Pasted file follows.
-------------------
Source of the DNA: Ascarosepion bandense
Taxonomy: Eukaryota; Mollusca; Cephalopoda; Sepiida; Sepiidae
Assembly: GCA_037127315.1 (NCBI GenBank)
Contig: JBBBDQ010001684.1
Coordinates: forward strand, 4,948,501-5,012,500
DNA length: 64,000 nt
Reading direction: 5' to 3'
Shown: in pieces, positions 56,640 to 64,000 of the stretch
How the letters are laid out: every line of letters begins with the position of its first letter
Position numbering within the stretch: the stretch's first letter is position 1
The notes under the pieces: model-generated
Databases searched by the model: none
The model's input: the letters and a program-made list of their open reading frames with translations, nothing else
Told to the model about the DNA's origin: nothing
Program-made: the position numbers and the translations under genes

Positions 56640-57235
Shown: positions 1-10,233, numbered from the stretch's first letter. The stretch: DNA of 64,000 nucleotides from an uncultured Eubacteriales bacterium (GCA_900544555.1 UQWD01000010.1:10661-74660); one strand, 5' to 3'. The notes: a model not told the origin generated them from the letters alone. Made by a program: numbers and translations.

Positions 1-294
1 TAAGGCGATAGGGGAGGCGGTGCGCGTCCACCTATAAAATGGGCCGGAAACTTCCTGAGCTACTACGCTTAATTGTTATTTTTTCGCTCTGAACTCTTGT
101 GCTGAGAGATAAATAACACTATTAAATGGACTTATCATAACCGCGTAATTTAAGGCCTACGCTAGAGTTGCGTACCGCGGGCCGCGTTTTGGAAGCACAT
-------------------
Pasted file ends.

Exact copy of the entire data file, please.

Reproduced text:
Source of the DNA: Ascarosepion bandense
Taxonomy: Eukaryota; Mollusca; Cephalopoda; Sepiida; Sepiidae
Assembly: GCA_037127315.1 (NCBI GenBank)
Contig: JBBBDQ010001684.1
Coordinates: forward strand, 4,948,501-5,012,500
DNA length: 64,000 nt
Reading direction: 5' to 3'
Shown: in pieces, positions 56,640 to 64,000 of the stretch
How the letters are laid out: every line of letters begins with the position of its first letter
Position numbering within the stretch: the stretch's first letter is position 1
The notes under the pieces: model-generated
Databases searched by the model: none
The model's input: the letters and a program-made list of their open reading frames with translations, nothing else
Told to the model about the DNA's origin: nothing
Program-made: the position numbers and the translations under genes

Positions 56640-57235
Shown: positions 1-10,233, numbered from the stretch's first letter. The stretch: DNA of 64,000 nucleotides from an uncultured Eubacteriales bacterium (GCA_900544555.1 UQWD01000010.1:10661-74660); one strand, 5' to 3'. The notes: a model not told the origin generated them from the letters alone. Made by a program: numbers and translations.

Positions 1-294
1 TAAGGCGATAGGGGAGGCGGTGCGCGTCCACCTATAAAATGGGCCGGAAACTTCCTGAGCTACTACGCTTAATTGTTATTTTTTCGCTCTGAACTCTTGT
101 GCTGAGAGATAAATAACACTATTAAATGGACTTATCATAACCGCGTAATTTAAGGCCTACGCTAGAGTTGCGTACCGCGGGCCGCGTTTTGGAAGCACAT